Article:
It was an absolute privilege to speak at Brighton SEO last week. It’s always such a fantastic conference and Kelvin Newman and the rest of the team at Rough Agenda work tirelessly to put on a diverse group of speakers and arrange networking and social events to rival any in the industry.
I spoke on the Habits that Land You Links. My slides are below:
I’ve written before about how we use the 6-3-5 method of brainwriting to help with the first stage of ideation for content marketing projects. But I talked briefly at BrightonSEO about the next step in our process – narrowing that long list of ideas down through NUF testing. So I thought I would delve into that in a little more detail here to explain exactly how it works for us and what we do.
Following our brainwriting sessions, we often end up with a long list of ideas. Once we’ve consolidated ideas that are very similar from the 108 we have, we almost always still have around 100. It’s imperative for us that we don’t waste time taking substandard ideas to the second stage in our process. It’s easy to get caught up developing ideas that aren’t good enough and that can be such a drain on resource. So what we do is use a process called NUF Testing that I first came across at http://creatingminds.org/tools/nuf_test.htm. This helps us to cull the weakest of our ideas and here’s how it works.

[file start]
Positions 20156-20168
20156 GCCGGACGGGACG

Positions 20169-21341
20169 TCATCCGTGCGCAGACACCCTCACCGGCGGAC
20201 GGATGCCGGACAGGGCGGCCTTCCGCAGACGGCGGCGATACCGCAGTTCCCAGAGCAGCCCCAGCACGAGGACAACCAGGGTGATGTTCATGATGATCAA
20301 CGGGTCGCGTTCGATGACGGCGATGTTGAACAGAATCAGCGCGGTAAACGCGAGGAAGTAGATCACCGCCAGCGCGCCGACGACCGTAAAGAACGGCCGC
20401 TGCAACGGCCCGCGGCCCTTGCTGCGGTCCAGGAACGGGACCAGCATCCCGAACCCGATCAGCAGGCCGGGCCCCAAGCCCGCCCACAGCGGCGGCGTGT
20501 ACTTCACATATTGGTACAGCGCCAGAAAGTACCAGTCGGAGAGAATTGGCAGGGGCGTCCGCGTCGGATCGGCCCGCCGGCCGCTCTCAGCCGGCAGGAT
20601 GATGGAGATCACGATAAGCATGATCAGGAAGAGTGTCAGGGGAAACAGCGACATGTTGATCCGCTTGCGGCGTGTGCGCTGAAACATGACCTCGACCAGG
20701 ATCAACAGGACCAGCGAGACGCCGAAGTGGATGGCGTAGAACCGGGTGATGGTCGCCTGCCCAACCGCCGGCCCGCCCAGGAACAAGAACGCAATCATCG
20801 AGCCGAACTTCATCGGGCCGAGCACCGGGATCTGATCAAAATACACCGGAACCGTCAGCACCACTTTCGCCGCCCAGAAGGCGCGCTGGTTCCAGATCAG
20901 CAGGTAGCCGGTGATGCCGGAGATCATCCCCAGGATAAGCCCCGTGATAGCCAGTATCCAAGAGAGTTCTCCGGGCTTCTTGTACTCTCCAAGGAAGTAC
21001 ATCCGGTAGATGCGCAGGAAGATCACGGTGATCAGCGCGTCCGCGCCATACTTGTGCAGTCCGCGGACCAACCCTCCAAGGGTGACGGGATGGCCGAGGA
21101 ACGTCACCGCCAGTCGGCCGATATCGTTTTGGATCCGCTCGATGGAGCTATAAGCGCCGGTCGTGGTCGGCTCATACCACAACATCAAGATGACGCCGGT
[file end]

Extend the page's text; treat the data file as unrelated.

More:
We take each of our initial ideas and we score them out of 10 on each of the following NUF critera:
- NEW – how new is this idea in the context of your current landscape and what your competitors are doing?
- USEFUL – how useful is this idea in terms of actually meeting your goals? So if you want to generate social shares, how likely is this idea to generate social shares? Or if your goals are to convert users to customers how likely is the idea to achieve that?
- FEASIBLE – how feasible is it for you to actually deliver this idea taking into account your budget, resources and time?
If you score each idea out of 10 against each of the above criteria, you’re left with a score out of 30. Our general approach is to cull the ideas that fall short of 20. But you might experiment with different cut off points.
The Rejected Ideas
We don’t totally write our rejected ideas off. Sometimes things change. Perhaps the availability of resources might change or the goals might change and the ideas that fail your NUF testing at this stage might become more useful or feasible if your circumstances change later. So don’t ditch them altogether. Store them and revisit them if things change.
Focussing on the Strongest Ideas
NUF testing is our first port of call to make sure we focus efforts only into our strongest ideas. But this is just the start. We then seek a lot of impartial feedback, crowdsource feedback and so on to shorten our list even further
It always seems somewhat worrying when you start with this long list of 100+ ideas and start culling them. It doesn’t feel good to seemingly write off (even temporarily) a lot of ideas. But, particularly when working agency side, focussing only on the strongest ideas is essential to ensure we remain efficient at content marketing ideation.